The other major feature of the prepuce noted by Taylor, which it shares with the shaft skin, is a layer of smooth muscle bundles.2 This peripenic muscle has been known since at least 1907 and is the continuation of the dartos muscle of the scrotal skin.6 In the shaft skin, these muscle bundles are oriented in mixed directions,7 but they become specifically oriented in the prepuce to add to its complexity. In the outer prepuce, the bundles are aligned longitudinally to mediate the length of that portion of skin. At the tip of the prepuce (i.e., in the junctional zone), the muscle bundles are radially oriented to form a kind of sphincter which tends to close the orifice when the penis is flaccid.6 Together with abundant elastic fibers, this muscle layer gives the prepuce a very snug fit over the glans. In the absence of constriction of the preputial orifice (a preputial stenosis or true pathological — as opposed to physiological — “phimosis,” which can cause back-flow of the urinary stream), all extraneous matter (including urine, sand, etc.) is prevented from gaining access to the preputial space.

Finally, a comment on what is probably the longest enduring myth in anatomy. To the present day, textbooks still assert the presence of glands in the mucosa of the sulcus, especially on both sides of the frenulum, despite the existence of these so-called Tyson’s glands being rejected by many European investigators as far back as 1884.8 The problem has arisen because one of the findings of Tyson’s paper of 1699 on the orangutan was interpreted as applying to humans, which it does not.9 No actual description of them in humans exists and a number of modern investigations have failed to find any glands in the inner prepuce or sulcus.10-13 My colleague, Christopher Cold, and I have also failed to find any glands in this region. The 1904 comment of Keith and Shillitoe best sums up this myth: ‘It shows the strength of the faith of anatomists that they have for nearly two centuries described glands which have not, and never had, an existence.’8 It remains to observe that smegma is epithelial debris shed from the mucosa suspended in a proteinaceous fluid;12, 14 Taylor and I believe this fluid to be a transudate — extracellular fluid that leaks out from between cells that have no tight junctions.15


Some months ago, whilst rereading the report of Taylor, et al., I realized that their description and illustrations of the inner prepuce and ridged band were confined to the dorsal aspect.2 The frenular attachment of the ridged band was described, but there was no other mention or an illustration of the ventral aspect.

The ridged band is not circumferential over the ventral aspect, since it curves distally to merge with the frenulum, as noted above. This means that the smooth zone is progressively reduced as the median raphe is approached until it disappears at the mid-line. As the smooth zone is reduced, a corresponding zone of the inner prepuce appears proximally between the ridged band and the circumferential junctional rim. Because the length of the inner prepuce actually increases as the median raphe is approached due to the curving of the corona towards the meatus to form the ventral cleft in the glans, the mucosal area of the prepuce is also greater in the ventral aspect. Thus, in the ventral prepuce, there is an undescribed zone that occupies about 20-40% of the mucosa.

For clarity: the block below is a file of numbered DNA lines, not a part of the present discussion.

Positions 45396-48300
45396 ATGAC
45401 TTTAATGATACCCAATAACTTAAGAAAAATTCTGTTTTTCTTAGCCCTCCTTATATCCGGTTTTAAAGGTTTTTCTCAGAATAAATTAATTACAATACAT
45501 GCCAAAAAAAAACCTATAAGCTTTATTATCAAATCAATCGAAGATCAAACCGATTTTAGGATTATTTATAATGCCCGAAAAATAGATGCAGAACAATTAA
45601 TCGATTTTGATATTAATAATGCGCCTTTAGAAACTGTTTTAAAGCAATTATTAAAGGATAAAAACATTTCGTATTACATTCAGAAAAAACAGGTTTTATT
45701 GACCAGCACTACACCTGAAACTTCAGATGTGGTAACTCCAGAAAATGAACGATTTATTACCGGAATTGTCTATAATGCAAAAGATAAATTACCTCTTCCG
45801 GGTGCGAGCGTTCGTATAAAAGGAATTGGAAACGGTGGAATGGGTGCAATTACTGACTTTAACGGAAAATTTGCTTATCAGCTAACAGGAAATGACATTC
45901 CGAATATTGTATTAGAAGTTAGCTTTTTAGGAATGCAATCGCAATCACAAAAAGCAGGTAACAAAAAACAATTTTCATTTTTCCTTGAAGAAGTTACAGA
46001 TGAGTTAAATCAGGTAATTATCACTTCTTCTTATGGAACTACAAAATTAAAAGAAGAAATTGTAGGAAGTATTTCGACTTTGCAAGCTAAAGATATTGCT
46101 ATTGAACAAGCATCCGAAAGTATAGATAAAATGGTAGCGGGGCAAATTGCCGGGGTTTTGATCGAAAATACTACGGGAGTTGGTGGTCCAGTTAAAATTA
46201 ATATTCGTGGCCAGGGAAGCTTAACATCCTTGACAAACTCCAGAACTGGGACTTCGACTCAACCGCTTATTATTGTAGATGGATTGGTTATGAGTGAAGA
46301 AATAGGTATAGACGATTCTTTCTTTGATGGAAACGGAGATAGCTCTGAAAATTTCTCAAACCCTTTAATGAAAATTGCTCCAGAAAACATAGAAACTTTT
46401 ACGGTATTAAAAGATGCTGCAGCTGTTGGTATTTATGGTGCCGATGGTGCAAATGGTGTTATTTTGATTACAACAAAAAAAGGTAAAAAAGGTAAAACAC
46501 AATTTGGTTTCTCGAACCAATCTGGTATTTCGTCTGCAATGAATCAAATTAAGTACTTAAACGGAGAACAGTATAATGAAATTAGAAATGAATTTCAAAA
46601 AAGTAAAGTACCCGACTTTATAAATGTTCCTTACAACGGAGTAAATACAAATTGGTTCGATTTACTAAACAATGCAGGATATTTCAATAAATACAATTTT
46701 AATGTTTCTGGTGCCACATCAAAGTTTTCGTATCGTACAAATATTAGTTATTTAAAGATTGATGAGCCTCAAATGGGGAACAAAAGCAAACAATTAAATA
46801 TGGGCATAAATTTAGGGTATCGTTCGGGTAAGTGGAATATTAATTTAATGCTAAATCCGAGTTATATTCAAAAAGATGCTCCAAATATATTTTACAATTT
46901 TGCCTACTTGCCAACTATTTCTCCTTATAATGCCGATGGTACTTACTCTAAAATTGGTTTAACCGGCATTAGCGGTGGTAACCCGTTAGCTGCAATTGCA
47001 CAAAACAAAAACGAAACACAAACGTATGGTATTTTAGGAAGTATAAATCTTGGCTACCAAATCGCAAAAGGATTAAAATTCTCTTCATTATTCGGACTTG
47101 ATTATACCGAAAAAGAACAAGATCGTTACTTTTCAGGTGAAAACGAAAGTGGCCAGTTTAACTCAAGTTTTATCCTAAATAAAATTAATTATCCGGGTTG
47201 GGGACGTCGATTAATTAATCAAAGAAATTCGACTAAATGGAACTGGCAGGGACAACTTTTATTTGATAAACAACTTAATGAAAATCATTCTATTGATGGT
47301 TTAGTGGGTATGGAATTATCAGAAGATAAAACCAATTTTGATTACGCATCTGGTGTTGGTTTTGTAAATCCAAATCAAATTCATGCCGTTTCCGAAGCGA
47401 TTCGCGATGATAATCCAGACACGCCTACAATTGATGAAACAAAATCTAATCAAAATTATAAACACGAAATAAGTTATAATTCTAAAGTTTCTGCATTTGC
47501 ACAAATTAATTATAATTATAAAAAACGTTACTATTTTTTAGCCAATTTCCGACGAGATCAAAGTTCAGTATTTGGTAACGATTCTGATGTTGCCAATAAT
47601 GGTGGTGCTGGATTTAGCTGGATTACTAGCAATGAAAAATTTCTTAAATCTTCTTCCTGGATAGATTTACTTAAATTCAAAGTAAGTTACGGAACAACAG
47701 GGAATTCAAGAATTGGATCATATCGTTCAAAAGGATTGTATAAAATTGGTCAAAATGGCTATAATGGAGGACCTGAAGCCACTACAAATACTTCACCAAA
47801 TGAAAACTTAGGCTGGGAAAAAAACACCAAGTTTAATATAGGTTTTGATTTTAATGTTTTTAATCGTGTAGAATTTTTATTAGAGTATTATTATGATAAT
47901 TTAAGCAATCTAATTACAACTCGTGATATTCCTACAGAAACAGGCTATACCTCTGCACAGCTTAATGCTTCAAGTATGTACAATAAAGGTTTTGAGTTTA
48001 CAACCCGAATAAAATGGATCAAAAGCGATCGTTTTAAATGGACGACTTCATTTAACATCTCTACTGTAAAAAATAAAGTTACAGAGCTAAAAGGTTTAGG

figure one

Figure 1. Ventral and lateral views of the human penis showing the frenular delta
(outlined in grew tone) and frenular veins, together with other landmarks.

I propose the name frenular delta for this zone, because of its shape and its association with the frenulum. It may be described as that preputial mucosa of triangular shape proximal to the ridged band in the ventral aspect, having the frenulum at its point, its sides defined by the ridged band and as its base the junctional rim. It presents as the greater area of the mucosa ventrally and does not include the ridged band which is a zone in its own right. The median raphe runs longitudinally through its mid-line to become the frenulum and bisects the delta into two equal halves. In males with a short prepuce, the ridged band lies immediately inside the junctional rim at rest and against the glans in a variable position according to the preputial length. The frenular delta in these individuals does not extend beyond the lateral aspects. On the other hand, males with a long prepuce forming an akroposthion (the tubular and tapered part of the prepuce that extends beyond the glans penis) have their ridged band lying over the glans tip at rest. In this situation, the frenular delta base extends beyond the lateral aspects in a ribbon-like band as the extra dorsal strip of mucosa between the junctional rim and the ridged band. The frenular delta is noted by men as the most sensitive area of their penis, especially in the mid-line nearest the frenulum, and the frenulum itself.